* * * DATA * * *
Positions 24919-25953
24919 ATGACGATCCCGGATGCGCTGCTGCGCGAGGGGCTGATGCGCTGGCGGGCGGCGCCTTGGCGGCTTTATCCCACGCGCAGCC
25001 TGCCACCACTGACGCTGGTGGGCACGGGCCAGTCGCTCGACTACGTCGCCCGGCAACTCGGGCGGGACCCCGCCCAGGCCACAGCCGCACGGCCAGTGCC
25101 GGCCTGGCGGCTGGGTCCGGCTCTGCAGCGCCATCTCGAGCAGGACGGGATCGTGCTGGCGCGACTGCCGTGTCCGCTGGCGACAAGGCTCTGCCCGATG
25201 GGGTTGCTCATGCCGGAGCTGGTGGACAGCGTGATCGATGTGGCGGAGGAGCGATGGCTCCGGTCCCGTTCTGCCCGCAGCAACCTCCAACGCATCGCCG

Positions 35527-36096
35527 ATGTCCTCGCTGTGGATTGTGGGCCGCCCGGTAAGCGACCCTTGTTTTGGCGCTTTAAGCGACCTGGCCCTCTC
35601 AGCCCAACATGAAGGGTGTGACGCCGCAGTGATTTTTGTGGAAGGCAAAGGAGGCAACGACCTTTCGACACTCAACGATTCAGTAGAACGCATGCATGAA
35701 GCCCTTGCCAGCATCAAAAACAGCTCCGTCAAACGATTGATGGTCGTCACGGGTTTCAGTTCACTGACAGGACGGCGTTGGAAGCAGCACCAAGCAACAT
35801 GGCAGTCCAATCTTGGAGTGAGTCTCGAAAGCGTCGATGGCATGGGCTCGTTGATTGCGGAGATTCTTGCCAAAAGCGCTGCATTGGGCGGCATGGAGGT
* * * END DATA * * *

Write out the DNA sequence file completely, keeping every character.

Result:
Positions 24919-25953
24919 ATGACGATCCCGGATGCGCTGCTGCGCGAGGGGCTGATGCGCTGGCGGGCGGCGCCTTGGCGGCTTTATCCCACGCGCAGCC
25001 TGCCACCACTGACGCTGGTGGGCACGGGCCAGTCGCTCGACTACGTCGCCCGGCAACTCGGGCGGGACCCCGCCCAGGCCACAGCCGCACGGCCAGTGCC
25101 GGCCTGGCGGCTGGGTCCGGCTCTGCAGCGCCATCTCGAGCAGGACGGGATCGTGCTGGCGCGACTGCCGTGTCCGCTGGCGACAAGGCTCTGCCCGATG
25201 GGGTTGCTCATGCCGGAGCTGGTGGACAGCGTGATCGATGTGGCGGAGGAGCGATGGCTCCGGTCCCGTTCTGCCCGCAGCAACCTCCAACGCATCGCCG

Positions 35527-36096
35527 ATGTCCTCGCTGTGGATTGTGGGCCGCCCGGTAAGCGACCCTTGTTTTGGCGCTTTAAGCGACCTGGCCCTCTC
35601 AGCCCAACATGAAGGGTGTGACGCCGCAGTGATTTTTGTGGAAGGCAAAGGAGGCAACGACCTTTCGACACTCAACGATTCAGTAGAACGCATGCATGAA
35701 GCCCTTGCCAGCATCAAAAACAGCTCCGTCAAACGATTGATGGTCGTCACGGGTTTCAGTTCACTGACAGGACGGCGTTGGAAGCAGCACCAAGCAACAT
35801 GGCAGTCCAATCTTGGAGTGAGTCTCGAAAGCGTCGATGGCATGGGCTCGTTGATTGCGGAGATTCTTGCCAAAAGCGCTGCATTGGGCGGCATGGAGGT